Film production in the state is another good example. It remains essentially a chase for Hollywood production dollars rather trying to develop local stories and film-makers. The result is that local production is  highly vulnerable to currency fluctuations like the current strong Aussie dollar. Meanwhile, the state film funding body, the Pacific Film and Television Commission, has gone through a series of internal convulsions that have seen a clean-out of top management whom had comprehensively lost the confidence of the local film industry.

In fact, despite the publicity lavished on Brisbane and Queensland’s  so-called “creative indsutries” policies, the evidence suggests that they have failed – even in terms of the economic and employment goals they set themselves.

It’s not all bad. Brisbane’s fertile music scene continues to spawn new bands with significant national and international appeal, while many of the state’s writers are also gaining wide appeal. And Fortitude Valley’s game design sector has grown into a significant employer. But in sectors like the performing arts, dance, visual arts, artist-run initiatives and commercial visual arts galleries, design, festivals, media and advertising and even food and dining,  Brisbane and Queensland trails badly behind its southern cousins – and the gap is if anything widening.

What’s new in the International Journal of Arts Management: Jennifer Radbourne on audience metrics

In the IJAM, a team led by Jennifer Radbourne reports the findings of a fascinating study entitled “The Audience Experience: Measuring Quality in the Performing Arts.” 

We propose that the “quality” of an artistic performance can be defined by the individual audience member’s personal definition of quality based on her or his experience of the performance.

The Audience Experience:
Measuring Quality
in the Performing Arts

There’s some highly valuable insights from the group of focus groups that they conducted. For instance, Radbourne’s team probes the idea of knowledge and risk in watching a performance:

Non-attender A: “I was amazed the audience [was] raptured at the end . . . and I thought, what for? . . . I heard some people, when . . . we were in the queue going in, talking about him, so he’s obviously renowned. Clearly, I missed that.”

Non-attender B: “It’s just that thing of everyone sitting down and . . . that’s why I find live performance quite difficult. . . . When people started laughing . . . it’s, like, are they in the know? . . . Did they know the people, did they know stuff about the play? I mean, I don’t know anything about it . . . I didn’t know he wrote plays.”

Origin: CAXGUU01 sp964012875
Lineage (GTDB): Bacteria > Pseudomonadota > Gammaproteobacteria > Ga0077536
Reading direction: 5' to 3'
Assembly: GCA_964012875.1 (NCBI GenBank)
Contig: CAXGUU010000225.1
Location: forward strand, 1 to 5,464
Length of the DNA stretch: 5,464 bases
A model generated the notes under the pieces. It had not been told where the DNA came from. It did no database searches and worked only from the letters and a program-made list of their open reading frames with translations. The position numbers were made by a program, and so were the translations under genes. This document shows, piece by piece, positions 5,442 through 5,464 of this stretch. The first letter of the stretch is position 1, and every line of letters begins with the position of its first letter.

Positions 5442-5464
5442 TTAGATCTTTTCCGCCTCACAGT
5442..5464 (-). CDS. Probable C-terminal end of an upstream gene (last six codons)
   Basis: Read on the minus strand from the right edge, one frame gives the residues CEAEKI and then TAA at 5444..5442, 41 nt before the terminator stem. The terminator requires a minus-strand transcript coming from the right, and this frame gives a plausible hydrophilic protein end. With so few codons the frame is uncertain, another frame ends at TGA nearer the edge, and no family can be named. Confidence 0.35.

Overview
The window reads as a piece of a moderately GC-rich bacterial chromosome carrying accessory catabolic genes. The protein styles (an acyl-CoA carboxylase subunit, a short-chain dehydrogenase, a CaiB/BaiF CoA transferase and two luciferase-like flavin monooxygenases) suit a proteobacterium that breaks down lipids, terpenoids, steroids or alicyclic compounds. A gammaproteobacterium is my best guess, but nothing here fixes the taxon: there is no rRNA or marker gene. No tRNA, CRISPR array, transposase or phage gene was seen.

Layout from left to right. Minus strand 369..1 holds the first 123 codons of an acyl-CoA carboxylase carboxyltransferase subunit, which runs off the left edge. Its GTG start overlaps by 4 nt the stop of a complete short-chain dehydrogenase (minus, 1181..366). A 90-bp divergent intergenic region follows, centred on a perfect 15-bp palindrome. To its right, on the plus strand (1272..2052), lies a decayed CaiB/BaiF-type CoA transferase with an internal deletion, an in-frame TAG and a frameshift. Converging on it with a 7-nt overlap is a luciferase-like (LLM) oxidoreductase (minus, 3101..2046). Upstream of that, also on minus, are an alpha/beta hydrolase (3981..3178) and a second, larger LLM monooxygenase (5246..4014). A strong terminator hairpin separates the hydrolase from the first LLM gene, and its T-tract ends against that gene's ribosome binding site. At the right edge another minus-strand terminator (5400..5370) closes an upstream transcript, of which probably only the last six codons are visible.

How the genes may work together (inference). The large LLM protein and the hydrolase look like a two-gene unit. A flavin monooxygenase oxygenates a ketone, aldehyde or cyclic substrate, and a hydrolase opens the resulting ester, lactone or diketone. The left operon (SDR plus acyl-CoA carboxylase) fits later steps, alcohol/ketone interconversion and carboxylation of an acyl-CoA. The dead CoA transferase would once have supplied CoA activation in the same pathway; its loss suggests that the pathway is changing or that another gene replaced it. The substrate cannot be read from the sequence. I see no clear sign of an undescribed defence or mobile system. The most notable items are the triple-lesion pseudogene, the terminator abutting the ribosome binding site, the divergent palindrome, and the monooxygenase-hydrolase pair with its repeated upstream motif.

On risk:

Non-attender A: “You pay $50 [for a theatre ticket] – that’s a big night out for me . . . If I’m outlaying a lot of money, I want a guaranteed good night, and if it’s a band, then . . . that’s going to be a guarantee, but generally I wouldn’t take a punt on it for that amount of money.”

Non-attender B: “But that’s what live performance or theatre is. It’s not free – it’s a gamble.”

There’s plenty of other insights in the piece, which is published in the current edition of IJAM, with the following citation:

Jennifer Radbourne, Katya Johanson, Hilary Glow, Tabitha White (2009) The Audience Experience: Measuring Quality in the Performing Arts. International Journal of Arts Management 11(3), Spring 2009: 16-29

The Brisbane arts scene with Gen Canavan

I’m currently in Brisbane visiting my family (my father has recently retired) and I got the opportunity to visit my friend and colleague Gen Canavan, a former board member of Straight Out of Brisbane.

Gen is a bit frustrated with the Brisbane arts scene. As keen observers of the scene here, we are both disappointed by the continued “all or nothing” approach to arts funding that seems to characterise the cultural funding priorities here. So, while our festival Straight Out of Brisbane was allowed to wither on the vine, millions more are thrown at Lyndon Terracini’s achingly middle-brow Brisbane Festival; similarly, the big state-funded institutions like the Queensland Art Gallery and State Library of Queensland enjoy budgets that exceed those of the entire Queensland small-to-medium sector combined. (Perhaps this explains why they  seem to be the only ones with the resources to pursue interesting and innovative programming up here with decent marketing campaigns). 

Queensland is also the home of the Australian “creative industries” movement, often described in overseas literature as the “QUT school.” I note that Robyn Archer is publishing an essay defending art-for-arts-sake funding in a forthcoming Griffith Review … stay tuned for an analysis of that when I get my hands on a copy.